1. Animal Husbandry

FAO Report: Insurance Coverage for Fisheries & Aquaculture Units Inadequate in India

Fishermen and aquaculture farmers, on the other hand, are generally unaware of insurance options. In India, fishing vessels, coastal immovable property, and aquaculture units have abysmal insurance coverage.

Shivam Dwivedi
Fishes in Ocean
Fishes in Ocean

Given the low penetration of insurance products in the fisheries sector, the ‘FAO World Review of Capture Fisheries and Aquaculture 2022’ has recommended that public and private insurance service providers work together to take proactive measures to help India's fisheries and aquaculture insurance market recover.

With the weather being a factor in the fisheries industry, insurance service providers should be encouraged to participate in order to improve the sector's overall competitiveness and efficiency of service delivery.

When occupational hazards to fishers' and fish farmers' lives and property are on the rise as a result of more frequent extreme weather events in recent years, the report takes on greater significance.

Fishermen and aquaculture farmers, on the other hand, are generally unaware of insurance options. In India, fishing vessels, coastal immovable property, and aquaculture units have abysmal insurance coverage. Appropriate extension efforts by government agencies, non-governmental organizations, and aquaculture societies, with appropriate participation from the fishing community, could bridge the gap and facilitate insurance product marketing at the grassroots level.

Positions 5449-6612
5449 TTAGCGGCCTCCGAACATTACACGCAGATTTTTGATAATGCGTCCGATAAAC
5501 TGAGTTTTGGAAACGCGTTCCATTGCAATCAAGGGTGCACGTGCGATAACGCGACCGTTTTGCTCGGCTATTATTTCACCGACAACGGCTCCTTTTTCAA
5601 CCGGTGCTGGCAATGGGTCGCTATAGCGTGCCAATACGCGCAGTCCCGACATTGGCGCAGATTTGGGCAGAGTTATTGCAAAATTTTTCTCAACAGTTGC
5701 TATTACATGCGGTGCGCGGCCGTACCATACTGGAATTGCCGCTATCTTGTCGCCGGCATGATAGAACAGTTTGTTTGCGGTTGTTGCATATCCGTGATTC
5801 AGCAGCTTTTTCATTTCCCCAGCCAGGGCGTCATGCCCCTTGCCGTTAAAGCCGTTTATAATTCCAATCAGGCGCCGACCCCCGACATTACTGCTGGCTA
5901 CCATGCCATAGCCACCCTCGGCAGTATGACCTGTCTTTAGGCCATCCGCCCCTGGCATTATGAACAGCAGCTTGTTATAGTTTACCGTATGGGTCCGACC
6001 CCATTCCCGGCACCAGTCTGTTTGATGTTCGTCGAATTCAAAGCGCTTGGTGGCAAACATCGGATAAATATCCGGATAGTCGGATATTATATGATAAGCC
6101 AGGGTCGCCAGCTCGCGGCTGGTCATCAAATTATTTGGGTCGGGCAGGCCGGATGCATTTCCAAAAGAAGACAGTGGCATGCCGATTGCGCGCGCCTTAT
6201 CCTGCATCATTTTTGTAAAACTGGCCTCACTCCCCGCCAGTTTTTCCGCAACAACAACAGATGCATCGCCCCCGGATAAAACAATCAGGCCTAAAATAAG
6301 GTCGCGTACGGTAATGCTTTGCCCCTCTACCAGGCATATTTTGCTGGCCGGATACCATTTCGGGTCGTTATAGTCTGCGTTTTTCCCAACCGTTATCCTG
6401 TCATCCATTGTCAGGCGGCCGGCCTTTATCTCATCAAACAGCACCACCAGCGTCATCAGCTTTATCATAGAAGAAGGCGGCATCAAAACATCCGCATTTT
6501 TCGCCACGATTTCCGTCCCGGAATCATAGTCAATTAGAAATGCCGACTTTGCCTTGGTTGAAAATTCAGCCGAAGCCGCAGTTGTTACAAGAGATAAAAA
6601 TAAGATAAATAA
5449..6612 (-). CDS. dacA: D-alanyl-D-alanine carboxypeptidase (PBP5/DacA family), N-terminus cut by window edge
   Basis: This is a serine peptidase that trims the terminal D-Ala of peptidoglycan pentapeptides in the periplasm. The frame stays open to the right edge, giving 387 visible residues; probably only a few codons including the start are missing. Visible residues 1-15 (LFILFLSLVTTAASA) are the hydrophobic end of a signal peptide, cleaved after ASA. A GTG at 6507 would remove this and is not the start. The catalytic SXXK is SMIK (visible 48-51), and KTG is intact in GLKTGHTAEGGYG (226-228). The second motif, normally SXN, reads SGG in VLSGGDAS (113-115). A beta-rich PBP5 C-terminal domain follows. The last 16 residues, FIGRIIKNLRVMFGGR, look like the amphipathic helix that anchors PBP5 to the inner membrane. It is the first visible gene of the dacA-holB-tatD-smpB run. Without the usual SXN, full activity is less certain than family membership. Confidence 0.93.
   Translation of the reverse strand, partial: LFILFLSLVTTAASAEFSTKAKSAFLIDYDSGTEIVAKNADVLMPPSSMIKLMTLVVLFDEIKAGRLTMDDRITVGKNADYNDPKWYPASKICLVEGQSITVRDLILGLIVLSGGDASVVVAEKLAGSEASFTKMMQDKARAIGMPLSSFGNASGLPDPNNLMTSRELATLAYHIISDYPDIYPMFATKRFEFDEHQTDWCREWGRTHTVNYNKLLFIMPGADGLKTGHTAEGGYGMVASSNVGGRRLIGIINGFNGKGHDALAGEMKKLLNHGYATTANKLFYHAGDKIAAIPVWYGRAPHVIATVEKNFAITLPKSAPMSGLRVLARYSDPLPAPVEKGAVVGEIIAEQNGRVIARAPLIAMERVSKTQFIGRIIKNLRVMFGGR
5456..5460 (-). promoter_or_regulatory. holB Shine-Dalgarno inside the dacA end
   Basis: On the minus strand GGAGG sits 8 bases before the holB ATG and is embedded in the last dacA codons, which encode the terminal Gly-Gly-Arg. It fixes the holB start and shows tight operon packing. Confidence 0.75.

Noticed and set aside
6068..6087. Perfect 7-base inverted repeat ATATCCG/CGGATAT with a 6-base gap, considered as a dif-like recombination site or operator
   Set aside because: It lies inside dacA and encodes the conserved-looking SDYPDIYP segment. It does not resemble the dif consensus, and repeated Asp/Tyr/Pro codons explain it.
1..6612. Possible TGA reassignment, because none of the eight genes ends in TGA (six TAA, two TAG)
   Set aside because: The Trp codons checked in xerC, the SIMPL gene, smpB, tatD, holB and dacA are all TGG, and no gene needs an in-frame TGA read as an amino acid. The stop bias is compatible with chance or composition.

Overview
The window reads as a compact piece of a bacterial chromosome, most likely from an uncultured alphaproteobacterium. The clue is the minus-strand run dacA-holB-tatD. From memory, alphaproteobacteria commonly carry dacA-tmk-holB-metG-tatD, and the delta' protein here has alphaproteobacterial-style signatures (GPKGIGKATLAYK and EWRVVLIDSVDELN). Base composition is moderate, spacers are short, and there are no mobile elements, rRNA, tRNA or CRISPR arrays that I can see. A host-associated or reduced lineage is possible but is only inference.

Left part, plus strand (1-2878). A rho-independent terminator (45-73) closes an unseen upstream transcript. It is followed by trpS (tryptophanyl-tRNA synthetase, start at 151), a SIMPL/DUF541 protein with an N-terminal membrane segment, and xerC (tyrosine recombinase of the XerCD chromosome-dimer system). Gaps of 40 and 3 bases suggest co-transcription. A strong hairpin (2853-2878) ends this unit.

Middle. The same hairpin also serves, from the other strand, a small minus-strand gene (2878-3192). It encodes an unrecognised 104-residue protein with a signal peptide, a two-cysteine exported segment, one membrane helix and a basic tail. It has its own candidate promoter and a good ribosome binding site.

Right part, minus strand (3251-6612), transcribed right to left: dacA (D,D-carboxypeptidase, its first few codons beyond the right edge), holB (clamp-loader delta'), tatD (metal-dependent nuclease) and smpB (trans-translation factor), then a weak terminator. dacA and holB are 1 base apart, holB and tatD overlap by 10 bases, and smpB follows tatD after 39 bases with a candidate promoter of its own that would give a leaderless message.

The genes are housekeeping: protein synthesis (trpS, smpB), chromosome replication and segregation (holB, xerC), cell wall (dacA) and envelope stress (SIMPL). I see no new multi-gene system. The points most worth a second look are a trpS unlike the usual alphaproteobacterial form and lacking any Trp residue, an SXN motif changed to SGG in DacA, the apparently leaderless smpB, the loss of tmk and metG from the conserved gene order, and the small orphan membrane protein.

The report suggested that bundling disaster risk insurance packages with existing micro-credit schemes could be a viable option, given the strong network of micro-finance institutions and self-help groups in coastal areas.

One of the reasons for the low adoption of the fishing vessels and asset insurance in the coastal region, according to Shinoj Parapppurath, senior scientist, ICAR-CMFRI, Kochi, and author of the report's India chapter, is the prohibitive cost of the policies currently available.

Furthermore, there are no options for paying premiums in installments or in a way that corresponds to the patterns of fish landing. Innovative solutions that link premium payments to catch revenues or seasonal incomes, on the other hand, could change the way fishermen think about insurance packages.

Matsyafed in Kerala runs a similar scheme in which the interest on loans is paid back on a daily basis through deductions from fishing revenue. According to the report, such a system can be used to collect insurance premium payments in installments.

The FAO's World Review of Capture Fisheries and Aquaculture 2022 provides a detailed account of the current state of insurance in the world's top ten capture fisheries and aquaculture producers.

The India chapter provides fascinating insights into the state of fisheries/aquaculture insurance, as well as a variety of strategies and options for protecting small-scale fishermen from occupational hazards, particularly those caused by climate change-induced extreme weather events.

Mariculture, as a future source of marine fish, requires insurance coverage as well as long-term viability. New insurance packages covering marine and inland cages, sea farming, brood bank/hatchery units and seaweed farming units should be introduced on a priority basis, the report said.

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